Off-leash dogs banned in Boucher Forest?
Editor’s note: Press time is a day prior to the city council meeting
On April 17, 2018, the City of Gatineau plans on proposing changes to the 183-2005 Bylaw regarding “pet custody, control and care” in its territory. Adoption of the proposal is scheduled for the May 15 council meeting and new regulation should be effective as of June 1, 2018. The regulation marks dog access to different City parks. Except for a few areas designated “off-leash dogs”, dogs are banned from most parks, even with a leash. Dogs are usually permitted in areas where security permits and according to City criteria.
The announcement of the complete banning of dogs in the Boucher Forest came as a surprise to the Fondation forêt Boucher as well as to the Club canin d’Aylmer. The Club is opposed to this ban while the Fondation says its mandate does not include decision-making on this particular aspect since the City owns the majority of the land.
The Fondation forêt Boucher does not own the land and is not mandated to manage the territory. Nonetheless, the City has mandated the Foundation members’ expertise to develop a master plan that will indicate the major orientations regarding intended uses for the future park. The master plan is presently being developed and should be completed by August 2018.
The Fondation forêt Boucher doesn’t own the land and its mandate does not include managing the territory. Nonetheless, the City has mandated the Foundation’s members’ expertise to develop a master plan for the major orientations with regards to foreseen uses of the future park. The master plan is currently being developed and should be completed by August 2018. Adrian Corbo, President of the Fondation, and Mike Duggan, Deschênes District Councillor, say that this must be done in line with the Foundation’s mission which is to protect this natural space.
Mr. Corbo says he is having discussions with groups involved and show openness towards the future park’s orientations: “we are open to their suggestions... The master plan is a collective effort. Decisions should not be taken until the plan is adopted.” Regarding the changes to the regulations, the Foundation’s position is clear, says Mr. Corbo: “we do not position ourselves on banning dogs or not. The priority must be the preservation of the forest and that it can its use be opened to as many as possible.”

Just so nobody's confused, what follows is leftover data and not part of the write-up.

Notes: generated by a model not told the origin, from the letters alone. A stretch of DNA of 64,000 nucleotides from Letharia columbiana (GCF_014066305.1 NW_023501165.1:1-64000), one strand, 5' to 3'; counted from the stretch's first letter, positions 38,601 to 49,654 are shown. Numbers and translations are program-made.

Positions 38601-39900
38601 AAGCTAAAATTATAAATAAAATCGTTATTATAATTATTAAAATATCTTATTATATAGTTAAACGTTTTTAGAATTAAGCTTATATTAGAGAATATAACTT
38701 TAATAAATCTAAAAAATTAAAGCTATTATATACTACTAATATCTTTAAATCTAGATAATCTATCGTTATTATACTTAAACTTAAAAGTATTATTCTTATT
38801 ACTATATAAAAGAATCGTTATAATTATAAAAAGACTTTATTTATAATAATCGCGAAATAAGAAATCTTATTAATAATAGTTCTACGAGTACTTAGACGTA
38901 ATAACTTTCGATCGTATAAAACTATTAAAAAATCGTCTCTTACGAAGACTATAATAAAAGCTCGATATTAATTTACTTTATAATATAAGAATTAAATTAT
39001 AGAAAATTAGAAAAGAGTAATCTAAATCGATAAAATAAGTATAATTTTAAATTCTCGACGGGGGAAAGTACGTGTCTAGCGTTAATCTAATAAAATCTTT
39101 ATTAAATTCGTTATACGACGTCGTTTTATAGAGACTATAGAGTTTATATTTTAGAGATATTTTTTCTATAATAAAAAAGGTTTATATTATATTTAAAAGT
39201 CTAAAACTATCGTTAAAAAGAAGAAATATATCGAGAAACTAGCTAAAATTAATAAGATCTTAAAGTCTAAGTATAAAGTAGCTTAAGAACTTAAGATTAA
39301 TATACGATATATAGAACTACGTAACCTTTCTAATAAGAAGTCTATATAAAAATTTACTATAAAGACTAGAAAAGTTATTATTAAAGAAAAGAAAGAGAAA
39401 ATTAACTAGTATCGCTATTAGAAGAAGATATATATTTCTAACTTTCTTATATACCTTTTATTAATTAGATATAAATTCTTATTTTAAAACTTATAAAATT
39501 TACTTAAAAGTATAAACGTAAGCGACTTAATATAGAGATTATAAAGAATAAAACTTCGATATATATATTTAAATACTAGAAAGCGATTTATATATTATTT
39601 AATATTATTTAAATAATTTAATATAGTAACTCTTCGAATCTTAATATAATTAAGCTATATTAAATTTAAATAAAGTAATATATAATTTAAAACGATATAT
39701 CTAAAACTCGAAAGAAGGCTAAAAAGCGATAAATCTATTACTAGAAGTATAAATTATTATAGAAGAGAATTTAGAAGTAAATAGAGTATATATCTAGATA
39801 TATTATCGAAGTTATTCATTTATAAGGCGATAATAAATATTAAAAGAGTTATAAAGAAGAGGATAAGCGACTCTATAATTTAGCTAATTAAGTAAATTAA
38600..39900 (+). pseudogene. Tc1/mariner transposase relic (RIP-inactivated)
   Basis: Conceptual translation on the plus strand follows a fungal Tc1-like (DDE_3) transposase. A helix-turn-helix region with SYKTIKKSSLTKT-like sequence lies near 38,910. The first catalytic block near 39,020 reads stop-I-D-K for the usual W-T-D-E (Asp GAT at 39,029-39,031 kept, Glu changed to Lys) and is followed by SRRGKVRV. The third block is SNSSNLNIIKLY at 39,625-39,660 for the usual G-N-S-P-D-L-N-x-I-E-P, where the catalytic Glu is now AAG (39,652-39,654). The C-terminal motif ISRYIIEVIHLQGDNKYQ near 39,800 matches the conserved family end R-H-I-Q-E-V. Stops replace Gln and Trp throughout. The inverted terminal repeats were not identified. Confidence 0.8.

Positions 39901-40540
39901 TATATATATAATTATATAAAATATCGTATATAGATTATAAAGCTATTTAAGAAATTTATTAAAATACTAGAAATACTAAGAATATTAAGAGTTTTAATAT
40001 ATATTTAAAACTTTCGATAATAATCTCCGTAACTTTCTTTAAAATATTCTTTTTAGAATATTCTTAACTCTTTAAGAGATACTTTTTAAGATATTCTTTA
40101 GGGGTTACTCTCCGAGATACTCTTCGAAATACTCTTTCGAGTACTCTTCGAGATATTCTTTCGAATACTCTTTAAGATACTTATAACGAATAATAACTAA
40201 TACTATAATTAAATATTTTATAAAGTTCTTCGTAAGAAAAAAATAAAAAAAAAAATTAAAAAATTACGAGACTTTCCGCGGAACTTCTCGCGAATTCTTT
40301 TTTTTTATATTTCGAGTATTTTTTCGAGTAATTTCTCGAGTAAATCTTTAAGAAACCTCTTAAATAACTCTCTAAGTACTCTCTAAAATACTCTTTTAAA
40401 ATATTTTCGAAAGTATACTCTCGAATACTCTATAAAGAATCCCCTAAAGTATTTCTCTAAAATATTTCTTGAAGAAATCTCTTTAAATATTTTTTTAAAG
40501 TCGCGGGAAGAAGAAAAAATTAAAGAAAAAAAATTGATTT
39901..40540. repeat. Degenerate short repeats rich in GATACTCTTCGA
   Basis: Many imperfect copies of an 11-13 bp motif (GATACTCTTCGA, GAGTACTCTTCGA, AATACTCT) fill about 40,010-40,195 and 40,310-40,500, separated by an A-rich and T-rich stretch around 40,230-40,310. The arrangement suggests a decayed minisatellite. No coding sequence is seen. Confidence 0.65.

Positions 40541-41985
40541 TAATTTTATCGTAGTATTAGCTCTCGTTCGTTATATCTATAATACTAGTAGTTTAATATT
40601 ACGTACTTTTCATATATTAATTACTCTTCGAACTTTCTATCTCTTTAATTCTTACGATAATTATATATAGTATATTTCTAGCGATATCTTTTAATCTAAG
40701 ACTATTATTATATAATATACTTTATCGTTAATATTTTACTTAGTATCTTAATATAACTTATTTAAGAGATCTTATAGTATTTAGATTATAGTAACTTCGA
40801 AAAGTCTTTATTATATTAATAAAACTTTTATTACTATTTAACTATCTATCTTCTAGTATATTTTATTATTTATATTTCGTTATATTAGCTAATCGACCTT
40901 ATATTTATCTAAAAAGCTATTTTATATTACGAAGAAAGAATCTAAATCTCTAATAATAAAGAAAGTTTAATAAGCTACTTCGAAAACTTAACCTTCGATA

With the proposition of changes to the bylaw to be tabled April 17, Mike Duggan reiterated his intention of “considering the Boucher Forest as an exception”. He hopes to “remove the Boucher Forest land owned by the City from the list because it requires an exceptional treatment,” he states.
According to Mr. Duggan, the City’s work in this file has been to “look at the potential in the list of parks to open some to dogs.” For Mr. Duggan, it is clear that to maintain the dog ban in certain parks must be maintained, namely those located closed to schools. Faced with pressure from the canine side, the Councillor reminds that “the primary goal in the conservation of the Boucher Forest was not to have an exercise space for dogs.” After the Club canin d’Aylmer invited its members to oppose the change in regulations, Mr. Duggan says he received emails he considers as aggressive and that in such circumstances, discussions cannot be constructive.
The mission of the Fondation forêt Boucher is to “protect, preserve and enhance the flora and fauna” of this forest. In order to succeed, the Fondation implements many actions of which: the acquisition of new land and developing its land with projects that aim to preserve this ecosystem. The Foundation also wants to “educate the public on the importance of protecting the Boucher Forest.” September is “Boucher Forest Month” when many awareness activities are usually held.